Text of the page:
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State of New Jersey v. James Seabrooks

June 3, 2011

STATE OF NEW JERSEY, PLAINTIFF-RESPONDENT,
v.
JAMES SEABROOKS, DEFENDANT-APPELLANT.



On appeal from Superior Court of New Jersey, Law Division, Essex County, Indictment No. 09-02-0467.

Per curiam.

NOT FOR PUBLICATION WITHOUT THE APPROVAL OF THE APPELLATE DIVISION

Submitted March 16, 2011

Before Judges Ashrafi and Newman.

Following a guilty plea, defendant James Seabrooks appeals the denial of his motion to suppress a handgun seized from his person without a warrant. See R. 3:5-7(d). We affirm.

Detective Richard Weber of the Newark Police Department was the only witness to testify at the suppression hearing. The relevant facts are not in dispute. At about 9:30 p.m. on October 18, 2008, Weber and two other plainclothes police detectives were patrolling a high-crime area of Newark in an unmarked police car. As they passed Fleming and Chapel Avenues, a woman stepped into the street and flagged down their car. Weber testified that the car, a Ford Crown Victoria, was recognizable to the residents as a police vehicle although unmarked. The woman told the detectives that a black man at the first driveway of the nearby Terrell Homes had a gun in his waistband. She described the man as about five feet six inches tall and about 150-160 pounds, wearing a black jacket and blue jeans. She said he was standing near a gold-colored vehicle.

The detectives did not question the woman further but immediately drove about three blocks to the first driveway of the Riverview Court Housing Complex, which is also known as the Terrell Homes. There, they saw a group of four or five young men standing near a gold-colored vehicle in a parking lot. Defendant was among the men, and he was the only one wearing a black jacket and blue jeans. Also, he matched the height and weight description the woman had given.

As the detectives stepped out of their car with their police badges visible, defendant's right hand moved toward his waistband. The detectives ordered him to keep his hands in sight. Defendant complied with the command. Weber immediately conducted a patdown of the outer clothing of defendant and felt a gun in the waistband. He removed and seized a loaded .45 caliber handgun. Defendant was arrested without incident.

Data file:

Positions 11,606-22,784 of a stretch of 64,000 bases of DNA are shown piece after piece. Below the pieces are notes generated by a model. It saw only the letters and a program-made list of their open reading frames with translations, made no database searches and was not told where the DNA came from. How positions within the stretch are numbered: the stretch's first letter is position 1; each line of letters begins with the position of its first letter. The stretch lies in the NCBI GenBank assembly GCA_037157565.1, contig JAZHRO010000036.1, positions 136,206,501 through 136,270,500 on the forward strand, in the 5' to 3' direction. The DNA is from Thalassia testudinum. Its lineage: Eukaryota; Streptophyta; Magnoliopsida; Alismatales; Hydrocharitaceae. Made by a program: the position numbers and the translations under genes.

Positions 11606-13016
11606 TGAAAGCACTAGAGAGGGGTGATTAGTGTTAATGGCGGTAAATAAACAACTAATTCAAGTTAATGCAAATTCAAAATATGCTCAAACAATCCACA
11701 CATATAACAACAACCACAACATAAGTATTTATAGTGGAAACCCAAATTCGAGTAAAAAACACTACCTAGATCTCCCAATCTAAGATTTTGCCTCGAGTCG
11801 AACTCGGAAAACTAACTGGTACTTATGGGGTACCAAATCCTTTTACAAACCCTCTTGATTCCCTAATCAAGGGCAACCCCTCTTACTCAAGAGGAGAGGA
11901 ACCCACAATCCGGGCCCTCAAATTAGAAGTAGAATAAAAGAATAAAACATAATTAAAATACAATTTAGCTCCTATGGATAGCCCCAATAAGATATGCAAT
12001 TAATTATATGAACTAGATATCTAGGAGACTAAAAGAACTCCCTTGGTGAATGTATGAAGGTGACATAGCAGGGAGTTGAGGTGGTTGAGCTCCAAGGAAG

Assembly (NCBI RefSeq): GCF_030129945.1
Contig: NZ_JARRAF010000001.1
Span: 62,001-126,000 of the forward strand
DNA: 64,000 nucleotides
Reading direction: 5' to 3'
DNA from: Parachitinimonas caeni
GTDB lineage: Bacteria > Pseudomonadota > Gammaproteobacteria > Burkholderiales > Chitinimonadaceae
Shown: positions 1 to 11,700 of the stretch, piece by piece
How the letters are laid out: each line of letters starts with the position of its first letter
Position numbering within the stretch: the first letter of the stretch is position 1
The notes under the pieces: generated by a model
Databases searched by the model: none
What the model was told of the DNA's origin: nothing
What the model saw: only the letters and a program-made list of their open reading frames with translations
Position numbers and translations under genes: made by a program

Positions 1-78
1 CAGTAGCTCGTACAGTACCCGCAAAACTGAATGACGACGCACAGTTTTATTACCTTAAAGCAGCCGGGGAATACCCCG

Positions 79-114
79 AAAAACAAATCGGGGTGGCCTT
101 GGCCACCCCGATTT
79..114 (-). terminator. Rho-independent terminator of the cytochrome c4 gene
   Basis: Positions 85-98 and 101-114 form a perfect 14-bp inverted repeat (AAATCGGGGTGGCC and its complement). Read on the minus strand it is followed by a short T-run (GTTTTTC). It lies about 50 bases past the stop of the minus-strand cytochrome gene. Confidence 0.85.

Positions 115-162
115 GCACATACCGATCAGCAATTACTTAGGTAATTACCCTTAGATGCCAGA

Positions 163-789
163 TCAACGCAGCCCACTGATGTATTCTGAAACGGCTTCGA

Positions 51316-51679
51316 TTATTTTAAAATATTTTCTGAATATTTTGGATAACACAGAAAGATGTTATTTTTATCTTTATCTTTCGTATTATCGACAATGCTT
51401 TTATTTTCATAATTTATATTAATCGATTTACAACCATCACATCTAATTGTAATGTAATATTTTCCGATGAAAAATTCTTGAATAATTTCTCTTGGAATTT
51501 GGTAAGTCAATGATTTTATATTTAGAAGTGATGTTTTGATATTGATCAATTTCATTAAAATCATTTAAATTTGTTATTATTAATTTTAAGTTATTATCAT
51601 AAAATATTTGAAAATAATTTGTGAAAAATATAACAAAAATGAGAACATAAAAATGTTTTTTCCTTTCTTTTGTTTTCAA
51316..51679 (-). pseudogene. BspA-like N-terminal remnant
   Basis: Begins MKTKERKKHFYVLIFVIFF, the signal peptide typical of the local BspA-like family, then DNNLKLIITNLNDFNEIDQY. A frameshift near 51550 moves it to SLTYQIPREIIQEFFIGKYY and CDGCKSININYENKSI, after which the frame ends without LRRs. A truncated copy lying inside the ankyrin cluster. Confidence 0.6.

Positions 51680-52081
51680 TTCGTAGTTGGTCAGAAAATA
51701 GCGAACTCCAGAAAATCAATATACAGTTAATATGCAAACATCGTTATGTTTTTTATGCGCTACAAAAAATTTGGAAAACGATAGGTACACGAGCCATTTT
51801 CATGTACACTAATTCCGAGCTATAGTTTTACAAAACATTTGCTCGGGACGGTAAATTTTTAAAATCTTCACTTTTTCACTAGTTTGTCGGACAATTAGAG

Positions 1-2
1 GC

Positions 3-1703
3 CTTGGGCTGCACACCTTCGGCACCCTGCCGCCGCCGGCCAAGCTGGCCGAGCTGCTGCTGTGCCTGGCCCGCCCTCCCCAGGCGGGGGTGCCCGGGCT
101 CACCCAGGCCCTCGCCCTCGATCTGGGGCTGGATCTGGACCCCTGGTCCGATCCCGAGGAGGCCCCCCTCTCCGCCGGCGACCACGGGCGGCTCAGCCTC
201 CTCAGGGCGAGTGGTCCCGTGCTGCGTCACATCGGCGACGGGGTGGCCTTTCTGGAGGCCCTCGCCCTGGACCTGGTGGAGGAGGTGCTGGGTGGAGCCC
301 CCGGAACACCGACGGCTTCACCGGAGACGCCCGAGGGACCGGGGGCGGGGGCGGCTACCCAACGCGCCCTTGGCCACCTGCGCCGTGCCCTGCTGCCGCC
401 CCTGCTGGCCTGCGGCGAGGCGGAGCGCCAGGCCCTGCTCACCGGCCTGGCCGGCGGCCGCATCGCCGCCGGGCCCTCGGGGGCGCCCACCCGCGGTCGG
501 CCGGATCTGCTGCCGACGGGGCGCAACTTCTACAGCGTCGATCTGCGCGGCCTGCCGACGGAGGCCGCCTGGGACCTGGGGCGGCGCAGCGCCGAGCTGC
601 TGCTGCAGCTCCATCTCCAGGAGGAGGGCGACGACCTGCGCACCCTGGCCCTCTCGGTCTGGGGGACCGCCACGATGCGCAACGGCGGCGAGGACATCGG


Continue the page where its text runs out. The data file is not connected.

A grand jury indicted defendant on charges of second-degree unlawful possession of a handgun, N.J.S.A. 2C:39-5b, and fourth-degree possession of an ammunition magazine, N.J.S.A. 2C:39-3j. After the court denied his motion to suppress the handgun and ammunition, defendant entered into a plea agreement and pleaded guilty to the second-degree charge. He was sentenced in accordance with his plea agreement to five years' imprisonment with three years to be served before eligibility for parole.

On appeal, defendant argues:

BECAUSE THE DETECTIVES LACKED A SPECIFIC, ARTICULABLE SUSPICION THAT DEFENDANT WAS ARMED AND DANGEROUS, THEY HAD NO LEGAL BASIS TO CONDUCT A PATDOWN, AND THE COURT ERRED IN DENYING THE MOTION TO SUPPRESS THE GUN.

We reject this argument and conclude that the trial court correctly denied defendant's motion to suppress evidence.

We defer to the findings of fact and credibility determinations of the trial court on a suppression motion.

State v. Robinson, 200 N.J. 1, 15 (2009) (quoting State v. Elders, 192 N.J. 224, 243-44 (2007)); State v. Johnson, 42 N.J. 146, 161 (1964). However, we need not defer to the court's legal conclusions reached from the established facts, in particular, "[i]f the trial court acts under a misconception of the applicable law[.]" State v. Brown, 118 N.J. 595, 604 (1990). The trial court's understanding and application of the law is subject to plenary ...


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